Atherosclerosis can be caused by many factors. Atherosclerosis may start when the inner layers of the arteries become damaged. Arteries may become damaged through: • Smoking. • High amounts of certain fats and cholesterol in the blood. • High blood pressure. • High amounts of sugar in the blood . Plaque may begin to build up where the arteries are damaged. Over time, plaque hardens and narrows the arteries. Eventually, an area of plaque can rupture, or break open. When this happens, blood cell fragments called platelets stick to the site of the injury. They may clump together to form blood clots. Clots narrow the arteries even more, limiting the flow of oxygen-rich blood to your body.
Certain traits, conditions, or habits may raise your risk for the disease. These conditions are known as risk factors. The more risk factors you have, the more likely it is that you'll develop atherosclerosis. Having a risk factor for a disease or medical condition does not mean that you will develop it. You can control many risk factors and help prevent or delay atherosclerosis. Risk factors that you can control and manage include: • Unhealthy blood cholesterol levels • High blood pressure • Smoking • Diabetes • Being overweight or obese • Lack of physical activity • Poor diet Some risk factors you cannot control. Risk factors you cannot control include: • Old age • Family history
Your doctor will diagnose atherosclerosis based on your medical and family histories, a physical exam, and test results. Your doctor also may check to see whether any of your pulses, such as a pulse in the leg or foot, are weak or absent. A weak or absent pulse can be a sign of a blocked artery. Your doctor may recommend one or more blood and imaging tests to diagnose atherosclerosis. Imaging tests may include CT scans, MRIs, ultrasounds, and echocardiograms. Your healthcare provider may also have you do a stress test. During stress testing, you exercise to make your heart work hard and beat fast while heart tests are done. If you can't exercise, you may be given medicine to make your heart work hard and beat fast. As part of some stress tests, pictures are taken of your heart while you exercise and while you rest. These imaging stress tests can show how well blood is flowing in various parts of your heart. They also can show how well your heart pumps blood when it beats. An angiography may also be done. For this test, dye that can be seen on x-rays is injected into the arteries using a thin, flexible tube called a catheter. This test can show whether plaque is blocking your arteries and how severe the blockage is.
Treatments for atherosclerosis may include lifestyle changes, medicines, and medical procedures or surgery. Lifestyle changes may include: • A healthy diet, including a variety of fruits and vegetables, whole grains, lean meats, and fat-free or low-fat milk and dairy products. A healthy diet is low in sodium, added sugar, solid fats, and refined grains. • Losing weight if you are overweight or obese • Being as physically active as you can. Physical activity can improve your health. Ask your doctor what types and amounts of activity are safe for you. • Quitting smoking. Smoking can damage blood vessels, raising your risk for atherosclerosis. Talk with your doctor about programs and products that can help you quit. To slow the progress of plaque buildup, your doctor may prescribe medicines to help lower your cholesterol level, blood pressure or blood sugar if they are elevated. He or she also may prescribe medicines to prevent blood clots from forming. For successful treatment, take all medicines as your doctor prescribes. If you have severe atherosclerosis, your doctor may recommend a medical procedure or surgery, such as angioplasty. Angioplasty is used to open blocked or narrowed arteries of the heart. Sometimes a small mesh tube called a stent is placed in the artery to keep it open after the procedure. Coronary artery bypass grafting, or CABG, is a type of surgery sometimes used to treat atherosclerosis. In CABG, arteries or veins from other areas in your body are used to bypass, or go around, your narrowed coronary arteries. It can improve blood flow to your heart and possibly prevent a heart attack. Bypass grafting can also be used for leg arteries. For this surgery, a healthy blood vessel or a synthetic graft is used to bypass a narrowed or blocked artery in one of the legs. The healthy blood vessel or synthetic graft redirects blood around the blocked artery, improving blood flow to the leg. Carotid endarterectomy is surgery to remove plaque buildup from the carotid arteries in the neck. This procedure restores blood flow to the brain, which can help prevent a stroke.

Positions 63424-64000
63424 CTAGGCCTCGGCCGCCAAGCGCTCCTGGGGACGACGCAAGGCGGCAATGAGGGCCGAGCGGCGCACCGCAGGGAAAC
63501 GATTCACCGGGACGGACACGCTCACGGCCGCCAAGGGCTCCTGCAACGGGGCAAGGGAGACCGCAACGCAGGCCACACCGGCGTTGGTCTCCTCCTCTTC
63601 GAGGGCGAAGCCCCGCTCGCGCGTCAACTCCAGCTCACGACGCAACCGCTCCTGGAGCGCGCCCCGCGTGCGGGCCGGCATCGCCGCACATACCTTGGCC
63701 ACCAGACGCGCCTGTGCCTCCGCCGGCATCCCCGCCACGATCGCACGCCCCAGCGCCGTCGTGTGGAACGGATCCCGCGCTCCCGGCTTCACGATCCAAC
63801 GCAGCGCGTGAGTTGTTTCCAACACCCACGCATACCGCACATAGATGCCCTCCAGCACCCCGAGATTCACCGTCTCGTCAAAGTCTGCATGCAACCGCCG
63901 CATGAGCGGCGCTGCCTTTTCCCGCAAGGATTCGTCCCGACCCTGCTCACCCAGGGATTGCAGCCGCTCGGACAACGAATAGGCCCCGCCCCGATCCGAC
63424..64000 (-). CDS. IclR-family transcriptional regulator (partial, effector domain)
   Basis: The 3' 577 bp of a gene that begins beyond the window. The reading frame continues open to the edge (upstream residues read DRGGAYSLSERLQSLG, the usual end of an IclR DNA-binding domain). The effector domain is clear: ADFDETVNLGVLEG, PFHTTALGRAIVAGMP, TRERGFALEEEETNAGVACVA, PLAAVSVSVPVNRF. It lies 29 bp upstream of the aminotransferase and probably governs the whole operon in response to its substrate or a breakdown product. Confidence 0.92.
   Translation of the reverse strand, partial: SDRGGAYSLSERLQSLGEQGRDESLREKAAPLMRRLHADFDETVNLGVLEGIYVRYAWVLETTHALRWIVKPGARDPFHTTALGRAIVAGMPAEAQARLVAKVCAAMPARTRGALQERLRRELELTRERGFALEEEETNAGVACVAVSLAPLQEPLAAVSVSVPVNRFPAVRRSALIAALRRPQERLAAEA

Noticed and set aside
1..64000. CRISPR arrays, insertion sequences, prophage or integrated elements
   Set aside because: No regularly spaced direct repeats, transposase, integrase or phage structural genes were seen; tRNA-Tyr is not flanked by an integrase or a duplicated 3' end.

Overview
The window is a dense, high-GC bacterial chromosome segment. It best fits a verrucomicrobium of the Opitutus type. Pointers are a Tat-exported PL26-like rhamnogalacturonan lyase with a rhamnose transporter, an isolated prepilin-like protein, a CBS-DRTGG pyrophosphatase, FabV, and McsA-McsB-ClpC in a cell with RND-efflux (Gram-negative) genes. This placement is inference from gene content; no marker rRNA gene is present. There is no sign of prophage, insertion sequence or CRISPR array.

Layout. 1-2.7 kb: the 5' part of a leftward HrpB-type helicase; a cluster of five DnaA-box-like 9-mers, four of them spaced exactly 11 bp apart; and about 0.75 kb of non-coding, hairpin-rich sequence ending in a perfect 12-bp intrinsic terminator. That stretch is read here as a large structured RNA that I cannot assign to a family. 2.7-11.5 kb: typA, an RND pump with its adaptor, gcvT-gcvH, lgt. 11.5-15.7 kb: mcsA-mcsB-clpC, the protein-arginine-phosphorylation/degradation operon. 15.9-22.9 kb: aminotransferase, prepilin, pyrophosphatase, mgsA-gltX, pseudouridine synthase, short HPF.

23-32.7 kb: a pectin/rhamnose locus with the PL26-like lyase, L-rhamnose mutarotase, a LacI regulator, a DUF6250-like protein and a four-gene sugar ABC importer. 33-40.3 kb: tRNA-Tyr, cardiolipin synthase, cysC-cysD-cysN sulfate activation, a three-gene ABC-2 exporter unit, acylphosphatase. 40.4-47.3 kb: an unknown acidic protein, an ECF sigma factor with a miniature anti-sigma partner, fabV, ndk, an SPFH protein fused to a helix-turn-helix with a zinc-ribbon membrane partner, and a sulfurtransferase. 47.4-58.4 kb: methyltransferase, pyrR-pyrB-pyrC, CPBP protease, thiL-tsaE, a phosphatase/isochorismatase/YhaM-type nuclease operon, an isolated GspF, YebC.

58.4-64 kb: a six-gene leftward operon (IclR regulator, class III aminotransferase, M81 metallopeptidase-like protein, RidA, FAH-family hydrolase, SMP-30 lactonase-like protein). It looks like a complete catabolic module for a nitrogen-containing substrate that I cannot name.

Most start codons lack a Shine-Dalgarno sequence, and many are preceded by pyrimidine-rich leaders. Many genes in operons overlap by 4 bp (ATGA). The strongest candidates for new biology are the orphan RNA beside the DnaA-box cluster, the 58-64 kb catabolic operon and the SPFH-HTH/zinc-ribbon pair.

Atherosclerosis is a disease in which plaque builds up inside your arteries. Over time, plaque hardens and narrows your arteries, limiting the flow of oxygen-rich blood. This can lead to serious problems. Atherosclerosis usually doesn't cause symptoms until it severely narrows or totally blocks an artery. Many people don't know they have the disease until they have a medical emergency. When symptoms do happen, they are specific to the arteries affected by atherosclerosis. A physical examination, imaging, and other diagnostic tests can tell if you have the disease. Treatments include medicines, and medical procedures or surgery. Lifestyle changes can also help. These include following a healthy diet, getting regular exercise, maintaining a healthy weight, and quitting smoking